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Federal Grand Jury indicts 12 members of Mexican cartel who lived in Axton



HARRISONBURG, VA – A federal grand jury sitting in U.S. District Court in Harrisonburg has indicted 12 members of Jalisco New Generation Cartel, a Mexican-based criminal organization considered by the Department of Justice to be one of the five most dangerous transnational organizations in the world, on federal drug conspiracy charges, United States Attorney Thomas T. Cullen announced Monday.


“CJNG is one of the most dangerous drug cartels in the world, and its members and associates are actively operating in the Shenandoah Valley and Southside Virginia,” United States Attorney Cullen stated. “Dismantling organized drug activity and staunching the flow of deadly substances like heroin and cocaine into our communities are among my top priorities as U.S. attorney.  I am grateful that our federal, state, and local partners share this goal and for their hard work during the course of this investigation.” 


In an indictment returned under seal on March 5, 2019, and unsealed today following the initial court appearance of two defendants, the grand jury charges:

  • Ramon Carillo-Ruvalcaba, a.k.a. “The Barber” one count of conspiracy to distribute and possess with the intent to distribute cocaine, heroin, and marijuana.

  • Eduardo Contreras-Devora, one count of conspiracy to distribute and possess with the intent to distribute cocaine, heroin, and marijuana and one count of possession of a firearm in furtherance of a drug trafficking crime.

  • Daniel Gomez-Barajas, one count of conspiracy to distribute and possess with the intent to distribute cocaine, heroin, and marijuana.

  • Roman Idearte-Bolanos, one count of conspiracy to distribute and possess with the intent to distribute cocaine, heroin, and marijuana.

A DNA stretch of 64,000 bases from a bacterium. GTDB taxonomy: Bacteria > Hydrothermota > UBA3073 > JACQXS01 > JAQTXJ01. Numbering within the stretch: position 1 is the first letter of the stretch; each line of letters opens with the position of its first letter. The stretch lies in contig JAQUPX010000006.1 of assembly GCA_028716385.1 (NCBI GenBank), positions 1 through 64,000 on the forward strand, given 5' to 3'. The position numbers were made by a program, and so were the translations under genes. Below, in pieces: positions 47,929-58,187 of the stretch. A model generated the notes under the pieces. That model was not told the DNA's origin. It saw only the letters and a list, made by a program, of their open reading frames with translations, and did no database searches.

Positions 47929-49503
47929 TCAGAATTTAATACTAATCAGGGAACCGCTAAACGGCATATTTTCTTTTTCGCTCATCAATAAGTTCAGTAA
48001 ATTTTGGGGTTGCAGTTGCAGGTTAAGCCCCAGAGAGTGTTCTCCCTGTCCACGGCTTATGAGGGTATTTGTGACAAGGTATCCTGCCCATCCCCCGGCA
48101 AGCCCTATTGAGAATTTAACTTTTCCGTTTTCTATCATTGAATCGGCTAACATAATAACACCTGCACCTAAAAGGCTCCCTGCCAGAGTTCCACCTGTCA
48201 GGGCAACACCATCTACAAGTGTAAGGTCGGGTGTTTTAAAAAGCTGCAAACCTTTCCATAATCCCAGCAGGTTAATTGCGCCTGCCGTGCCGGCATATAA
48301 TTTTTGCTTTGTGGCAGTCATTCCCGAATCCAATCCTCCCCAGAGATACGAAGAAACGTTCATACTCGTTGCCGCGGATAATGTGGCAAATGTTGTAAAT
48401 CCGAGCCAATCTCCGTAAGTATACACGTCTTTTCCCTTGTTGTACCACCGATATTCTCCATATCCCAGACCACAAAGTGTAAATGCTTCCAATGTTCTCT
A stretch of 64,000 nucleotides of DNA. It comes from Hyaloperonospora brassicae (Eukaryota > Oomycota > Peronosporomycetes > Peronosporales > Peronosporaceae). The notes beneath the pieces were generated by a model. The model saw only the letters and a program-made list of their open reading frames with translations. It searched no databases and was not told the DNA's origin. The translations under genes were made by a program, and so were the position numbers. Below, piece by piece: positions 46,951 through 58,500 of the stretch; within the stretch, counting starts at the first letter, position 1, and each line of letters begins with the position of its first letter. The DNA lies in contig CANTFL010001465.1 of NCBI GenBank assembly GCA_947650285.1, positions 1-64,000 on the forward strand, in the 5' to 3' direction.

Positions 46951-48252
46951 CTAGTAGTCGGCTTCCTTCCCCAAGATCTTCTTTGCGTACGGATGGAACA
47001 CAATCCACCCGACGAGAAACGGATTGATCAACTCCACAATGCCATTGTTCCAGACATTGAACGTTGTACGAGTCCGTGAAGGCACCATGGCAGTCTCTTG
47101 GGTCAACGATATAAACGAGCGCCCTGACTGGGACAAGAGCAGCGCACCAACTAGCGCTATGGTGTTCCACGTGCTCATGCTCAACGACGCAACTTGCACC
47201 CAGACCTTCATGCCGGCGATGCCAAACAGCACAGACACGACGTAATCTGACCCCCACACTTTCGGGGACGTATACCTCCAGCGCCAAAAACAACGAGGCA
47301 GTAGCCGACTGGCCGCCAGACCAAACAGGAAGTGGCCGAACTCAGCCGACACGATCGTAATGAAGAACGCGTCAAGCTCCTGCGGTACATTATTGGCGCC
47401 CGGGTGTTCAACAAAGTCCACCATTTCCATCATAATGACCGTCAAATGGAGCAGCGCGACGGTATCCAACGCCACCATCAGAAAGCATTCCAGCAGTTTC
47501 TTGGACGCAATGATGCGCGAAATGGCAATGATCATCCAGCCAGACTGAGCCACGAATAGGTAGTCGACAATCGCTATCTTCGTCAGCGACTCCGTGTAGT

• Alberto Jijon, one count of conspiracy to distribute and possess with the intent to distribute cocaine, heroin, and marijuana.

  • Miguel Angel Patricio-Cajero, one count of conspiracy to distribute and possess with the intent to distribute cocaine, heroin, and marijuana.

  • Isdro Ramos-Bojorquez, a.k.a. “Chilo” one count of conspiracy to distribute and possess with the intent to distribute cocaine, heroin, and marijuana.

  • Jesus Rogelio Ramirez, a.k.a. “Jesse” one count of conspiracy to distribute and possess with the intent to distribute cocaine, heroin, and marijuana.

  • Jonathan Rocas-Osorio, a.k.a. “Oscar Osorio-Munoz” one count of conspiracy to distribute and possess with the intent to distribute cocaine, heroin, and marijuana.

  • Ana Bella Sanchez-Rios, one count of conspiracy to distribute and possess with the intent to distribute cocaine, heroin, and marijuana and one count of money laundering.

  • Ritchie Triplett, one count of conspiracy to distribute and possess with the intent to distribute cocaine, heroin, and marijuana.

  • Ernesto Valenzuela-Flores, a.k.a. “Juan Flores-Arrellano” one count of conspiracy to distribute and possess with the intent to distribute cocaine, heroin, and marijuana.


According to the indictment, between January 2015 and February 2019, the defendants trafficked multiple kilograms of cocaine, heroin and marijuana from Mexico into the United States.


As part of the alleged conspiracy, CJNG members recruited individuals from Mexico to reside in Axton and Winchester to facilitate the distribution of cocaine, heroin, and marijuana.


As part of the conspiracy, it is alleged that the defendants maintained a series of residential properties in and around Axton for the purpose of receiving, storing, packaging, and distributing multiple kilograms of cocaine and multiple pounds of marijuana which they had received directly from members of CJNG.


These drugs were then allegedly shipped to Winchester, and elsewhere throughout the Mid-Atlantic region, for redistribution.


In addition, the indictment charges Sanchez-Rios, who owns and operates a money transmitting business, with money laundering.  


Between May 2016 and September 2018, Sanchez-Rios transmitted funds that she knew had been derived from a criminal offense, specifically drug trafficking.


A grand jury indictment is only a charge and not evidence of guilt. The defendants are entitled to a fair trial with the burden on the government to prove guilt beyond a reasonable doubt.

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